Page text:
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10 Books Banned Because Critics Missed the Point

10 Books Banned Because Critics Missed the Point

Books are often banned or challenged because their critics read a novel’s content without any context. An off-the-cuff swear word could be used as ammunition for getting a book taken off the shelves, especially if the critics aren’t reading between the lines, and only looking at words. Ironically, the reason many books are banned is simply because the people behind the censorship have absolutely no idea what the story they’re reading is actually about. Check out this list of 10 books banned for the wrong reasons.

1. The Lord of the Flies, William Golding

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    Golding’s infamous story about a group of children who, upon crashing onto a deserted island, slowly develop a microcosm that ultimately leads to death and destruction has been challenged time and again, for a variety of reasons. Most notably, it was challenged in a North Carolina high school for being “demoralizing inasmuch as it implies that man is little more than an animal.” Okay, so I guess these parents didn’t exactly misunderstand the book, but they certainly misunderstood that this is exactly what the reader is supposed to get out of reading the novel.

    2. Catcher in the Rye, JD Salinger

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      Published in 1951, Catcher in the Rye chronicles the adventures of teenage misanthrope Holden Caulfield. Critics have pointed to the vulgar language, sexual references, and situations with alcohol in their crusade to ban this book from library shelves and high school English classes since 1960. What they fail to realize is the story is told by Holden, not by Salinger. What did they expect a story told by a cynical teenager suffering from depression (to say the least) to contain? That it’s not made blatantly clear until the end of the novel that Holden is telling this story from the comfort of a mental institution makes you wonder if the critics even finished it, or were too busy counting how many times Caulfield drops the “f-bomb” to get around to it.

      3. The Great Gatsby, F. Scott Fitzgerald

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        One of the most popular American novels also happens to be one of the most misunderstood stories of our time. The fact that the 2013 movie release spawned many “Gatsby-themed” parties throughout the country make it even more obvious that Fitzgerald’s intentions have gone unnoticed by the general population. Ironically, the degenerate actions of most of the characters within Gatsby have little to do with the reason the novel has been challenged since its publication in 1925. It was challenged in the 1980s by Baptist College in South Carolina, citing use of the words “d—,” “h—,” and “son-of-a-b—-,” as well as a couple of vague sexual innuendos. Honestly, if they wanted to ban the book that badly, there is a ton of material they could have used that would make much more sense.

        4. Catch-22, Joseph Heller

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          Catch-22 is the story of a World War II soldier who desperately wants to leave the battlefield on grounds of insanity. However, he cannot since anyone who would want to leave the armed forces is obviously not insane, and therefore must fight. It’s a scathing commentary on the “heroics” of war, painting a picture that the purpose of war is to perpetuate the war itself. Seen as anti-patriotic, it was banned by an Ohio school district in 1972. However, this ban was lifted four years later. Ironically, it was banned in a Washington city for the references to prostitutes throughout the novel. Of all the contextual evidence critics could have used, they rely on the use of a simple word to constitute a banning.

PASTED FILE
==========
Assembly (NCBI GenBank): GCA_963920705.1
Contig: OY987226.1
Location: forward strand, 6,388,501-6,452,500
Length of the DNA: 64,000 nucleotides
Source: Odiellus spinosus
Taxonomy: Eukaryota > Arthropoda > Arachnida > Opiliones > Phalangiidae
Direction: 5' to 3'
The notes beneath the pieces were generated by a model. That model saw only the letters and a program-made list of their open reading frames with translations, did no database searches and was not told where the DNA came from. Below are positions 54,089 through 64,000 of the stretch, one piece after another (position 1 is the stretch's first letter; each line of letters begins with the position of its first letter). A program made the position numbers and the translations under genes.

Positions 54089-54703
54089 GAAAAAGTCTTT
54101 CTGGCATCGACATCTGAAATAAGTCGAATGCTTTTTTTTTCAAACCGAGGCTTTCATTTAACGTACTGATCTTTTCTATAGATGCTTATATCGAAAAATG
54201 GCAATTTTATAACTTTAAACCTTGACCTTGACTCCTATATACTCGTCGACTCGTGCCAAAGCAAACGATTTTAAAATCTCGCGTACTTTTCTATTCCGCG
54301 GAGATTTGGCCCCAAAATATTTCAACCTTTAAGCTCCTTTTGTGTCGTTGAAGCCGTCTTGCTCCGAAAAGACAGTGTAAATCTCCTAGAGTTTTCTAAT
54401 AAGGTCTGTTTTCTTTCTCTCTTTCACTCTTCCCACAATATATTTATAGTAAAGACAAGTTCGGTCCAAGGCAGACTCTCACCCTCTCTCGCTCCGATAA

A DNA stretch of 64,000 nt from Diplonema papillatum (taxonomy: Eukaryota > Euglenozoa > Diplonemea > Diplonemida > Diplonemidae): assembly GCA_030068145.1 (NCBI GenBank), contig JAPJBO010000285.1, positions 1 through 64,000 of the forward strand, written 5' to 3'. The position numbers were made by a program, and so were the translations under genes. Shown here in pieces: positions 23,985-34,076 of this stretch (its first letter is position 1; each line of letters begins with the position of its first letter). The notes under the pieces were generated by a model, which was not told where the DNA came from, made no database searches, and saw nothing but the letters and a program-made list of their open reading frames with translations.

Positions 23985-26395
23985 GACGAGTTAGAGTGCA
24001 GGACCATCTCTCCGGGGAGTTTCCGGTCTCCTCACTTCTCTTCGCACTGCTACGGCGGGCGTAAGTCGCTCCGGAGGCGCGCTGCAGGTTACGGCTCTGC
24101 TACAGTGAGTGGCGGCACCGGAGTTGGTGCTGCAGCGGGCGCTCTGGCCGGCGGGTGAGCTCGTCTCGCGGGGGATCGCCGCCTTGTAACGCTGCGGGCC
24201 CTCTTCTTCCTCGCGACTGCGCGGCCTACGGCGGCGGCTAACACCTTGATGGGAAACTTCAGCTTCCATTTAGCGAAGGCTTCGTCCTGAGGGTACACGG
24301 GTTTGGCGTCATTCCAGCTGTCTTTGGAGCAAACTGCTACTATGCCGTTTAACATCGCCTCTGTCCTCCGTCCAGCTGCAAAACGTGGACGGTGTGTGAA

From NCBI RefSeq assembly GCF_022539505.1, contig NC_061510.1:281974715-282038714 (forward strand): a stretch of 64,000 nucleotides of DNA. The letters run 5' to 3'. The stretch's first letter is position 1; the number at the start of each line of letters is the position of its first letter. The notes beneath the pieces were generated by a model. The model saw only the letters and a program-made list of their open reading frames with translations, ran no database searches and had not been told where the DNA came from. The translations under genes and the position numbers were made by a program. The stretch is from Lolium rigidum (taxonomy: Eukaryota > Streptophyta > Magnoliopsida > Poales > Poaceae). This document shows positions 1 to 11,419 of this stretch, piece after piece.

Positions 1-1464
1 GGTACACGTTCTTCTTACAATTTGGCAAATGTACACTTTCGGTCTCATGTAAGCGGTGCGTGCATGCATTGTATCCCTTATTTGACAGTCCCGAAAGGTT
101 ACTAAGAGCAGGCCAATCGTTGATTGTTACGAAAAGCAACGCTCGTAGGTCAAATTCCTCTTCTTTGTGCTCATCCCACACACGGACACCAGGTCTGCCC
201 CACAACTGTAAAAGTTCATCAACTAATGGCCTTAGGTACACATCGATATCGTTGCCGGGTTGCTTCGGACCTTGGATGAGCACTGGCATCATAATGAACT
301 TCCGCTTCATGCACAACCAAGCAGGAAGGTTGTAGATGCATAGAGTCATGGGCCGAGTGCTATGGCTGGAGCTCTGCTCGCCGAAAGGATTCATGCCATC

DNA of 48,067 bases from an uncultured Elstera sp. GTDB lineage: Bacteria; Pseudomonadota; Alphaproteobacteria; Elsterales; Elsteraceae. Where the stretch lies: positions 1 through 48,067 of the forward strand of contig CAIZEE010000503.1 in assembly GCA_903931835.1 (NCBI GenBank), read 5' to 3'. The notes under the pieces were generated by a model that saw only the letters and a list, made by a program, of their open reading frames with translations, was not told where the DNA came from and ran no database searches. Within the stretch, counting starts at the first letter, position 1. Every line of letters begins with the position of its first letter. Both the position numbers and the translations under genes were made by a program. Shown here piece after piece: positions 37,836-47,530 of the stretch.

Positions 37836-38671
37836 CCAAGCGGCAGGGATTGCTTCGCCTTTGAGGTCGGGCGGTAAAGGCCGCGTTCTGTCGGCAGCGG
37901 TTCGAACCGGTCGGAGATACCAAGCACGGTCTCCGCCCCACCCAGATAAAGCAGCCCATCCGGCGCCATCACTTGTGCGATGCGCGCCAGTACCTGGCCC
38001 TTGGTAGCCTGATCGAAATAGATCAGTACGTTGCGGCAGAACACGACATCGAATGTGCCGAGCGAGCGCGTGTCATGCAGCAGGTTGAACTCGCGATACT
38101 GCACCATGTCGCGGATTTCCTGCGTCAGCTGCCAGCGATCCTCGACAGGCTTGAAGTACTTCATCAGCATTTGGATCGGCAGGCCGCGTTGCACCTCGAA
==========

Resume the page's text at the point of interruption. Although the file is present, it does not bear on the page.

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          5. Invisible Man, Ralph Ellison

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            Ellison’s novel paints a vivid picture of the atrocities of race relations in early 20th century America. While incredibly eye-opening, it is also incredibly graphic, gratuitous, and disturbing. Despite an overwhelming positive response from critics, complaints from two parents were enough to ban the novel in a North Carolina city school district. One adult claimed the story did not have “any literary value” at all. Ironic, since TIME magazine called this book “the quintessential American picaresque of the 20th century.” Did the parents who argued against the teaching of this book also argue against teaching the realities of pre-Civil Rights-era America?

            6. One Flew Over the Cuckoo’s Nest, Ken Kesey

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              Kesey’s famous depiction of the atrocities committed against patients in a 1950s mental institution has been challenged by a number of school districts. Most notably, the same Ohio district that challenged Catch-22 also decided that One Flew Over the Cuckoo’s Nest “glofiries criminal activity, has a tendency to corrupt juveniles and contains descriptions of bestiality, bizarre violence, and torture, dismemberment, death, and human elimination.” While it’s clear that they at least read the book, it’s not so evident that they understood Kesey’s message. Unfortunately, the author’s message, that mental patients are human beings and should be treated as such, must have gone right out the window with Chief Bromden.

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              7. The Naked and the Dead, Norman Mailer

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                An incredibly vivid, gratuitous, and overall disturbing novel, The Naked and the Dead chronicles the atrocities of World War II unlike any other novel to date. I’ll be blatantly honest, I couldn’t finish it. It’s that heart-wrenching, twisted, and depressing. Of course, that has nothing to do with why people have wanted to ban it since its publication in 1948. It was banned in Canada and Australia for the use of the word “fug” (a euphemism which I’m sure you can figure out), and for being deemed “disgusting” by the Canadian Minister of National Revenue, despite his not actually having read the novel at all. He’s right though, the novel is disgusting, but so is war.

                8. The Grapes of Wrath, John Steinbeck